Inspired Living: Creativity and Its Impact on Our Minds, Bodies, and Souls

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This new series of articles will explore what creativity is and isn’t; its relationships to art, innovation, imagination and artistic expression; and the importance of creativity as an essential element of inspired living.

I’ve always wanted to do a series on creativity. The problem has been that even though I have always harbored a creative spirit, I never really took the time to explore the topic deeply or meaningfully. And at various times in my life when I allowed life’s demands and pressures to get the best of me, I almost let the creative fire within me become extinguished. But that has changed. Since my retirement from full-time psychology practice, I’ve been doing a lot of research on creativity while simultaneously trying to better nurture my own creative inclinations. Part of that effort will include sharing some of the insights I’m certain to have as I continue the effort to explore and develop this somewhat hard-to-define phenomenon we call creativity.

Many good books and articles have been published on creativity. And there is so much information available that it would be impossible to do justice to the topic in just one article. Hence, today’s post is but the first in a series of articles on the subject.

One might ask what purpose it could serve to devote so much time and effort to this task. I can only answer for myself. For me, life without creativity is close to living death. There have been times in my life when I became so caught up in the mundane and mechanical rigors of daily living that my soul literally screamed for an opportunity to innovate, imagine, fashion something unique, or otherwise create.

In the upcoming series of articles, I plan to discuss such issues as what creativity is and isn’t, its relationship to art, the difference between innovativeness and imaginativeness, the difference between creative thought and artistic expression, and most significantly the importance of creativity as an essential element of inspired living. I’ll be learning as well as sharing in these articles because simply musing on the topic is itself a highly creative and inspiring process, and because I’m hopeful that the articles will spur some inspired comments from all the “artists” out in cyberspace.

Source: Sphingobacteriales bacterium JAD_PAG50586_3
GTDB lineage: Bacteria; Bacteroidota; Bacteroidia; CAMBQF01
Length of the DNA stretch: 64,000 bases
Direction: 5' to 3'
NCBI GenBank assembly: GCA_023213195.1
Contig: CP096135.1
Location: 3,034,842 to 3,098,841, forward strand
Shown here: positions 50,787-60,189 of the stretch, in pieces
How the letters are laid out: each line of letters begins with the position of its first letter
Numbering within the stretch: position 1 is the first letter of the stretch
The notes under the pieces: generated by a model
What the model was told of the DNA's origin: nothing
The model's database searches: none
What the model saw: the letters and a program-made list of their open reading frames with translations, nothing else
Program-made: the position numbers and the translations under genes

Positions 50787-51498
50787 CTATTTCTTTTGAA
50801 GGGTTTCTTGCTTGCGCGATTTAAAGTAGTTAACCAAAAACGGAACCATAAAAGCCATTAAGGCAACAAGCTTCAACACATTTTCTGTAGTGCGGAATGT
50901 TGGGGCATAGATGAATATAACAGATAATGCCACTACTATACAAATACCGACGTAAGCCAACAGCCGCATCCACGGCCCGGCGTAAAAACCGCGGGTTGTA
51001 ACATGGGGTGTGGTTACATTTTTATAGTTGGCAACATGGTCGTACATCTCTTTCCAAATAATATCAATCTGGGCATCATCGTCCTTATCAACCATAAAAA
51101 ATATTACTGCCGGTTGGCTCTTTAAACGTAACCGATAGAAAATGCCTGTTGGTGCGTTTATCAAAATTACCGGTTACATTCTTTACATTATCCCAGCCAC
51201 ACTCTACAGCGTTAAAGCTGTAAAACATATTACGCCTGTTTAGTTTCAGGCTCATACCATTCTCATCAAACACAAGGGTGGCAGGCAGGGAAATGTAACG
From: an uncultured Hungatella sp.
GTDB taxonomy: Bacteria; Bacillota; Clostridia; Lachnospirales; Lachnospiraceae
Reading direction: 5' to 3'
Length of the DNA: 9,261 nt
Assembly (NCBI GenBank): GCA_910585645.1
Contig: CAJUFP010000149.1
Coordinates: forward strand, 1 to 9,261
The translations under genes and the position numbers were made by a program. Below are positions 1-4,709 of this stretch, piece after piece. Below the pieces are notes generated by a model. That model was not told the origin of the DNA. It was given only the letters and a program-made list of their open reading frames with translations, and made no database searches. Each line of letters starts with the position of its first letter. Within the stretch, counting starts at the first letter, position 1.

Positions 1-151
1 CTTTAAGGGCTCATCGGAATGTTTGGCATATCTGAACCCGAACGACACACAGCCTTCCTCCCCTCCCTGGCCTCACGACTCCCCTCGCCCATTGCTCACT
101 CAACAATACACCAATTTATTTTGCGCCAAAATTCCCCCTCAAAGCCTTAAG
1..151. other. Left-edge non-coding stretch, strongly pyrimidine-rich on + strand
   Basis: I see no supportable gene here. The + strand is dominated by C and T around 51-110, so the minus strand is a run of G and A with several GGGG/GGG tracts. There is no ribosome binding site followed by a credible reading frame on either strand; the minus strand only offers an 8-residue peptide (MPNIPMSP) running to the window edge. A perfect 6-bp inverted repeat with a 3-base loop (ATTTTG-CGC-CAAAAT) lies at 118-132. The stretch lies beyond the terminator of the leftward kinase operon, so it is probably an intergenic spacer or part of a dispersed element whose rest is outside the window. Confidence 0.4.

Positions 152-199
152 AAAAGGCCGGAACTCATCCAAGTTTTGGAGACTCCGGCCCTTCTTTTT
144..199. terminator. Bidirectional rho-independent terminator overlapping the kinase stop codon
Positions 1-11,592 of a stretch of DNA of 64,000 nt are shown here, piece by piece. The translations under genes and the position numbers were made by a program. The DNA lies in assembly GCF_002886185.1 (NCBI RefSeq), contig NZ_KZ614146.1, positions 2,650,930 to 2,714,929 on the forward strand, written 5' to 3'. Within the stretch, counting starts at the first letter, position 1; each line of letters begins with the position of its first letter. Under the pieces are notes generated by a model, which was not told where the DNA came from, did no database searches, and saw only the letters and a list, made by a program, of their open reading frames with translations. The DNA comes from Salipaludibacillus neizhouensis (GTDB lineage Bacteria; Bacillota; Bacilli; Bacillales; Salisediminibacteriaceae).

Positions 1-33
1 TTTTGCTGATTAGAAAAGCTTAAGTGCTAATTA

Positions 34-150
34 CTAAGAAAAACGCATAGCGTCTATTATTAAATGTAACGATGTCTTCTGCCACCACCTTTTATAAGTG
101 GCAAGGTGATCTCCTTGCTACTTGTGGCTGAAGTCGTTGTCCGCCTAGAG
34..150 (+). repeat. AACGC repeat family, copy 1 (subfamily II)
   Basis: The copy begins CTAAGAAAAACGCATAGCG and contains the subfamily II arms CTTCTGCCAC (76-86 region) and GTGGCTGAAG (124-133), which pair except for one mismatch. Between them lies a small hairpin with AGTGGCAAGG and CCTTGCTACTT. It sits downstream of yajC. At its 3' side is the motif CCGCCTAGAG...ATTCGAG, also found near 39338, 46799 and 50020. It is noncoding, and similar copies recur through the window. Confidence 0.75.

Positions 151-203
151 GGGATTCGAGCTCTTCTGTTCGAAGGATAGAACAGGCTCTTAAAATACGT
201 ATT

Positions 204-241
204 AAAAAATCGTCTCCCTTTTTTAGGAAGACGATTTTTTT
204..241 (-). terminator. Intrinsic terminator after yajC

Creativity has been studied by philosophers, psychologists, cognitive scientists, mathematicians, and even religious scholars. Even artificial intelligence experts study creativity in an attempt to give our most sophisticated but “sterile” computing machines a more human quality. I dare say that the upcoming series of articles certainly won’t represent an exhaustive or comprehensive treatment of the subject. But I’ll make every attempt to explore the most essential aspects of creativity and what its presence means to the human experience.

Eric Maisel, Ph.D. has written some books on creativity. In Creativity for Life, Maisel explains that the inspiration for the title came from the fact that there are at least three different ways that creating and living are inextricably related. The first way is that a person can be creative or imaginative in the manner in which they approach life issues, plan events, enjoy life experiences, etc. The second way has to do with wanting things that involve creative expression like art, music, inspiring things, etc. in their lives. The third involves what kind of unique creations people bring into the world with their work, personal endeavors, communications, etc. Maisel’s work appears geared to helping folks nurture their inner “artist” and realize the joys of “artful living.”

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Other than my doctoral dissertation, I had never written anything of substantial merit until the publishing of In Sheep’s Clothing. The sterile, rigid, and unnecessarily esoteric style of journal article writing has almost always been close to revolting to me. But I was moved to write about what I came to learn about through inspiration and creative thinking. In my daily dealings with people, I found that the perspectives I’d been trained to adopt — both to view and intervene in their problems — were lacking and that adopting a new and innovative approach made a big difference. The unbelievable response I eventually got once I decided to express my insights in writing not only emboldened me to innovate further, but eventually gave me the resources to retire and to give some much needed attention to my starving inner artist.

So, let the creative process begin! The forthcoming series will be not just for you but for me. Who knows what insights, innovations, or as yet unrealized aspirations will be reached in the process? We shall see.

All clinical material on this site is peer reviewed by one or more clinical psychologists or other qualified mental health professionals. This specific article was originally published by on and was last reviewed or updated by Dr Greg Mulhauser, Managing Editor on .

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